09.15.2022 Inflation Reduction Act of 2022 Contains Tax Changes
On Tuesday August 16, President Biden signed the Inflation Reduction Act of 2022 into law (the “Act”). The enacted legislation contains several revenue-raising tax provisions detailed below.
15% Corporate Minimum Tax – Applicable to corporations with annual adjusted financial statement income of greater than $1 billion over a consecutive three-year period. Effective for tax years beginning January 1, 2023.
1% Excise Tax on Stock Buybacks – 1% excise tax assessed on the fair market value of any repurchased stock of a domestic corporation traded on an established securities market, subject to certain exceptions. Effective for repurchases beginning January 1, 2023. The listed exceptions include:
- repurchases as part of a reorganization where no gain or loss is recognized on such repurchase by the shareholder by reason of such reorganization;
- repurchases, or an amount of stock equal to the value of the stock repurchased, contributed to an employer-sponsored retirement plan, employee stock ownership plan, or similar plan;
- repurchases where the total value of the stock repurchased during the taxable year does not exceed $1 million;
- repurchases by a dealer in securities in the ordinary course of business (as prescribed by Treasury regulations);
- repurchases by a regulated investment company or a real estate investment trust; or
repurchases to the extent that such repurchases are treated as a dividend.
Additional guidance will be required to clarify the foregoing exceptions, as well as whether the excise tax will apply in other situations. The statutory language states that the tax will apply to any transaction determined by the Secretary to be “economically similar” to a repurchase. Under a broad application, the tax could apply in a variety of M&A transactions, including cash paid for fractional shares, consideration for dissenters’ rights, or other redemptions of stock.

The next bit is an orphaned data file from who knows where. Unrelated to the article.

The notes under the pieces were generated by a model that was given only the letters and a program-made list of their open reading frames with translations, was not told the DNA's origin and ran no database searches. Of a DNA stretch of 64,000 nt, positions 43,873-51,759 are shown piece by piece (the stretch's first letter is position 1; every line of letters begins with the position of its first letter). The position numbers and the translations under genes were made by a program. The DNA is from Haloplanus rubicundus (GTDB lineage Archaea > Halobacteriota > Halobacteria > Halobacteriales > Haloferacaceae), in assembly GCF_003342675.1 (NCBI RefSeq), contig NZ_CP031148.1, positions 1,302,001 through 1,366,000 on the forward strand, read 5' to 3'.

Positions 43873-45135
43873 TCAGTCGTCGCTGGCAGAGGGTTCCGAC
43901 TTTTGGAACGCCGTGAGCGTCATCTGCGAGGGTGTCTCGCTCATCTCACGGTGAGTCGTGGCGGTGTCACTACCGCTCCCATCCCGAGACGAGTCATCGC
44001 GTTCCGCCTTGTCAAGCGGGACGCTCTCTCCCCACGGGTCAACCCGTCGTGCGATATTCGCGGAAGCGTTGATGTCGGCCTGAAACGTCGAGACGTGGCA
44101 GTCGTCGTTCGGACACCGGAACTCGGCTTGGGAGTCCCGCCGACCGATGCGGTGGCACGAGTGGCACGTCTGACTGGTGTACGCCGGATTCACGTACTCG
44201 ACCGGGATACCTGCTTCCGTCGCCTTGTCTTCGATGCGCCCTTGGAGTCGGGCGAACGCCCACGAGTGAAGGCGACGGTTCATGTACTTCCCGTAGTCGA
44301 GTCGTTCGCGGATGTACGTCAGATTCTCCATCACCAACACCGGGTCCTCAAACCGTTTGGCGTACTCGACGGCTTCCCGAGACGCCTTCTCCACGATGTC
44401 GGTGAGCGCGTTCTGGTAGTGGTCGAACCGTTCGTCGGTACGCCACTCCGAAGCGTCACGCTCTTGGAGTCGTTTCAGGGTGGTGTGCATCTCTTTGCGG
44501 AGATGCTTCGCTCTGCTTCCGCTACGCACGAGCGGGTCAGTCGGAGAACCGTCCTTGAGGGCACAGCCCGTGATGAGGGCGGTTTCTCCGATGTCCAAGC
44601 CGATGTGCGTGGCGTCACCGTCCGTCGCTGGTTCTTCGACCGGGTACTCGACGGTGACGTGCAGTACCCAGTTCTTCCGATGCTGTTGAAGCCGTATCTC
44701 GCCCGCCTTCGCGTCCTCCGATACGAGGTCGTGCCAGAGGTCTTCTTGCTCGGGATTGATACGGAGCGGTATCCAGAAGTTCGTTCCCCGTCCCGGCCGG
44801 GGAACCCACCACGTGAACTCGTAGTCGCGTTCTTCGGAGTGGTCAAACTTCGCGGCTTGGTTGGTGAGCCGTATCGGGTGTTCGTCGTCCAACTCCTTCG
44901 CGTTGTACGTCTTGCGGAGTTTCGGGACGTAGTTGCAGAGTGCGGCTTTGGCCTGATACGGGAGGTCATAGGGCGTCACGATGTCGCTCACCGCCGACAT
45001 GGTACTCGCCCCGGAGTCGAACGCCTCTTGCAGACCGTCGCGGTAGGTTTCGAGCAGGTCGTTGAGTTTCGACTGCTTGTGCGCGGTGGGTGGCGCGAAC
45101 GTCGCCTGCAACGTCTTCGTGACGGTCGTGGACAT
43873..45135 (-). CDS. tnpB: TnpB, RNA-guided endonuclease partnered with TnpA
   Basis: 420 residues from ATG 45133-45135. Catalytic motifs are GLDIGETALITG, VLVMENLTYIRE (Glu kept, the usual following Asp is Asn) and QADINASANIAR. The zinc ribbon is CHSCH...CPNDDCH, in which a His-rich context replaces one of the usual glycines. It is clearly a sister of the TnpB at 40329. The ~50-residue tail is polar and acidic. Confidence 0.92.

Extension of excess business loss limitations – The Act extends the limitation period on excess business losses an additional two years, from 2026 to 2028. The limitation in its current form was enacted in the 2017 Tax Cuts and Jobs Act. Applicable to noncorporate taxpayers – including individuals, trusts, and estates – an excess business loss is the amount by which the total deductions attributable to all of a taxpayer’s trades or businesses exceed their total gross income and gains attributable to those trades or businesses plus a threshold amount adjusted for cost of living. The threshold amounts for 2022 are $270,000 and $540,000 for single and joint filers, respectively. Any losses in excess of those thresholds would be disallowed in the current year and carried forward.
Should you have any questions on the tax impacts of the Act, please do not hesitate to reach out to any member of the firm’s Tax Section.